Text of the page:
Afghanistan’s Neighboring Countries Play Role in Integrating Development
Aug. 5, 2021 (EIRNS)—During a Schiller Institute conference July 31, Prof. Pino Arlacchi, the former head of the United Nations Office of Drug Control who negotiated near-elimination of Afghan opium production with the Taliban 20 years ago, observed that immediately neighboring countries should play a primary role in planning Central and South Asian regional development to include Afghanistan, and in stopping drug traffic from that country. One country clearly taking the point for this kind of development is Uzbekistan, under President Shavkat Mirziyoyev.
A July 31 article in East Asia Forum by Nasriddinov Salokhiddin, an economics student and research assistant at the Institute for International Strategy of Tokyo International University, calls the Feb. 2, 2021 conference with Pakistan and Afghanistan organized by Uzbekistan, “the event of the century for Central Asia,” because it will connect landlocked Central Asian countries to the Indian Ocean through Afghanistan and Pakistan. The conference attendees decided on a 600-km Mazar e-Sharif-Kabul-Peshawar railroad and requested $4.8 billion in World Bank funding for it. Apparently the railroad corridor project was planned from the first to include new electricity transmission lines through it.
Citing the criticism that surmounting the Hindu Kush Mountains will make the project very expensive, Nasriddinov wrote:
“Uzbekistan, Afghanistan and Pakistan filed an appeal for investment to international financial institutions, which received support from the United States, China and Russia. Representatives of the World Bank, the European Bank for Reconstruction and Development, the Asian Development Bank and the Asian Infrastructure Investment Bank also expressed their willingness to assist the project through technical consulting and financing. Such wide support for the project means that the source of investment is no longer a concern.”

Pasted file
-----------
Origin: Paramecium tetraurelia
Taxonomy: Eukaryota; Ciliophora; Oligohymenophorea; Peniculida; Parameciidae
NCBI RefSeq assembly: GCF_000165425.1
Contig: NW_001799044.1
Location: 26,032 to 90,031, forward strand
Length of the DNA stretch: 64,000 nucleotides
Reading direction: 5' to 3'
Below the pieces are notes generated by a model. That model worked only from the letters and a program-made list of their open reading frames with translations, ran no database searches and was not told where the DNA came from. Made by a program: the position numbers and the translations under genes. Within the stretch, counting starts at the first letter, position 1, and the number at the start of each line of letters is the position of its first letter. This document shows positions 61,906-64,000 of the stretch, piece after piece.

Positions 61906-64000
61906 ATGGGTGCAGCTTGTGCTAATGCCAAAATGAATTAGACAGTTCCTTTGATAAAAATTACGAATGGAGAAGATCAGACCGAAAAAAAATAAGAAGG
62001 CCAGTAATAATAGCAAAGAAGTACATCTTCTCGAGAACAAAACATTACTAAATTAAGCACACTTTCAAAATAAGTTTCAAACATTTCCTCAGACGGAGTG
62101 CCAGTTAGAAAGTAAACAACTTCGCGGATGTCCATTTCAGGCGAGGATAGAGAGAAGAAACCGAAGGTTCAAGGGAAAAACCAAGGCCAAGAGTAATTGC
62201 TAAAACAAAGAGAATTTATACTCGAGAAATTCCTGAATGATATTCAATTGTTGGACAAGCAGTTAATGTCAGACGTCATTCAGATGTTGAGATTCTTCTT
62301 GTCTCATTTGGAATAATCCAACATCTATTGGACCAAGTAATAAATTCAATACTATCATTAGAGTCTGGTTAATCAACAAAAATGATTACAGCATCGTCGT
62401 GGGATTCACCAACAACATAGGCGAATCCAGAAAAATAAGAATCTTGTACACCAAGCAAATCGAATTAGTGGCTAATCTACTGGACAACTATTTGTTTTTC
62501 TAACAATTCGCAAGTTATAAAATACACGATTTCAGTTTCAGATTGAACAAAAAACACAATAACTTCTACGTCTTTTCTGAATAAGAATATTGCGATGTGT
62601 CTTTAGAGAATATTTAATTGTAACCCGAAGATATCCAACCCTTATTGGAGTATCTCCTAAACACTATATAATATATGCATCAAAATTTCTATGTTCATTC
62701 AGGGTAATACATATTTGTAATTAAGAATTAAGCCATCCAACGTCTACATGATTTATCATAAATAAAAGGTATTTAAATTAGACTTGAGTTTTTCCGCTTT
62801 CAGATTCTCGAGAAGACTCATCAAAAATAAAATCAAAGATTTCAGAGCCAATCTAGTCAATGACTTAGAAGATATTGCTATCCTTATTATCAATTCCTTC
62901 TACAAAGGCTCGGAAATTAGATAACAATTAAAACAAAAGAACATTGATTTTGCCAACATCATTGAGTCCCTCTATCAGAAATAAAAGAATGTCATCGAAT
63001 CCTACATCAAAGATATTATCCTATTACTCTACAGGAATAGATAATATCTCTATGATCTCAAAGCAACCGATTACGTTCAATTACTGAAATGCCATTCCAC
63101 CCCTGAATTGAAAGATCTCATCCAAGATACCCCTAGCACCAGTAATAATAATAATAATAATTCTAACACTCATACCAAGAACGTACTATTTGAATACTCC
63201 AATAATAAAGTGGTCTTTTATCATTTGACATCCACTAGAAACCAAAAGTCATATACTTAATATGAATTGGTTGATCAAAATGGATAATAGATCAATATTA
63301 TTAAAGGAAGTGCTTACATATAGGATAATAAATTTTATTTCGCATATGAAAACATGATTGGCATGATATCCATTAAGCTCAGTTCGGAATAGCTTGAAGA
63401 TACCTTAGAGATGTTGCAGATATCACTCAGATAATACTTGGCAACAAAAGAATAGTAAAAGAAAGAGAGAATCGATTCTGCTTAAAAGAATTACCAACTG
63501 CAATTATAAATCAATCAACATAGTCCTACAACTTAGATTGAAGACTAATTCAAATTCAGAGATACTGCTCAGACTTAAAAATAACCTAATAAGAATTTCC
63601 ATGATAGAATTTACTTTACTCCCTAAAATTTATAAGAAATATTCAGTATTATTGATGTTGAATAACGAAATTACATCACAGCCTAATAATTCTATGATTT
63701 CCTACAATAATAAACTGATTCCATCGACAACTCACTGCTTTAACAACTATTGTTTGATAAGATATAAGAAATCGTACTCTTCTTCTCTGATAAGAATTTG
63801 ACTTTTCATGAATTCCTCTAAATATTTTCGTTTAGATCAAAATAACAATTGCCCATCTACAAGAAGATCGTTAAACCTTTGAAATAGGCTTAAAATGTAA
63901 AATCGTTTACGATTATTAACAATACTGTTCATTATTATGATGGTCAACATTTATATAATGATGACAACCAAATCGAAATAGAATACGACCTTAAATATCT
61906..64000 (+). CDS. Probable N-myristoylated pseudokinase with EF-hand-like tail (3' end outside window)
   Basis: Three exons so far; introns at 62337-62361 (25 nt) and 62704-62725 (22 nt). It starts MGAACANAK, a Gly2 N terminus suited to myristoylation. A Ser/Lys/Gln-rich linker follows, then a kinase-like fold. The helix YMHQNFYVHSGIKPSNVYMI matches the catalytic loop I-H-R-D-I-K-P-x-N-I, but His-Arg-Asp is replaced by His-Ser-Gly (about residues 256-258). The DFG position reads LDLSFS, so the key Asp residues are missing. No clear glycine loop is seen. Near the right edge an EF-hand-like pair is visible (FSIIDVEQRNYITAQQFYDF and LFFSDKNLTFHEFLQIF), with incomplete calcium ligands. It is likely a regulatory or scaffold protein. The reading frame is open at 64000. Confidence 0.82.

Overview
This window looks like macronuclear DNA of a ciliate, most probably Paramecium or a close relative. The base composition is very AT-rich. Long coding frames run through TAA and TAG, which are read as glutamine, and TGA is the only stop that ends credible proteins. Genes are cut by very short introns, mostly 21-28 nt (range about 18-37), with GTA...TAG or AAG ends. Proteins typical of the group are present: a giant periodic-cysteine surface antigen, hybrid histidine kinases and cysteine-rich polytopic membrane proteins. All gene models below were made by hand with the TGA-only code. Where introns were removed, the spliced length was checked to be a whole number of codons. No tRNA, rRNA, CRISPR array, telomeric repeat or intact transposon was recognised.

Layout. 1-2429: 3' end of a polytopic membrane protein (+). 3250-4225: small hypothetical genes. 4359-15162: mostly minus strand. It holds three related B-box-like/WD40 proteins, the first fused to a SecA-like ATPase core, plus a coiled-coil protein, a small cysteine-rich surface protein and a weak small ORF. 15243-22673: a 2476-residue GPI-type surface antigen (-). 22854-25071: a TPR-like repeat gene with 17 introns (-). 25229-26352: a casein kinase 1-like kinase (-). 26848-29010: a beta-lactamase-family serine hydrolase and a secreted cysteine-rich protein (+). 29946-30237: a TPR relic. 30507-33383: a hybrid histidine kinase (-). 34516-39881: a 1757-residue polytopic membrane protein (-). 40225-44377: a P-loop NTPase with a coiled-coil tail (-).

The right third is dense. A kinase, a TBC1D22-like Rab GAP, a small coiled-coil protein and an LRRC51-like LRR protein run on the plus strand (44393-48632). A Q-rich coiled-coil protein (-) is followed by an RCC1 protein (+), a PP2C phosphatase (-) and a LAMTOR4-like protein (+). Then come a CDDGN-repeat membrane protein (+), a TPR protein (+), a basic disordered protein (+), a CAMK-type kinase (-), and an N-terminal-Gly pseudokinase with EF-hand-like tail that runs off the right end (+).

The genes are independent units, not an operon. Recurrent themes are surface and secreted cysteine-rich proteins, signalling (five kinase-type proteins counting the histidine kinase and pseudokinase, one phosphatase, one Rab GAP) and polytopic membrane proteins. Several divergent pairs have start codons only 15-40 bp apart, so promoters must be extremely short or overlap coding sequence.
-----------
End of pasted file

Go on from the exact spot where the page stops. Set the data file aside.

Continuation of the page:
He did not give dates or details regarding these other IFIs’ support. He did say that the route transits Afghanistan through regions and cities which are under relatively secure government control now.
Nasriddinov wrote that freight traffic in Afghanistan was about 4 million tons for 2020 and had risen by 25%. “Estimates suggest that if implemented, the trans-Afghan railroad will increase annual volume of rail freight by 20 million tons.” Some economists in Uzbekistan have advocated a railroad corridor to Chabahar in Iran instead, as allegedly more secure. But, “To achieve its economic objectives, access to the ports of Karachi and Gwadar is Uzbekistan’s highest priority.”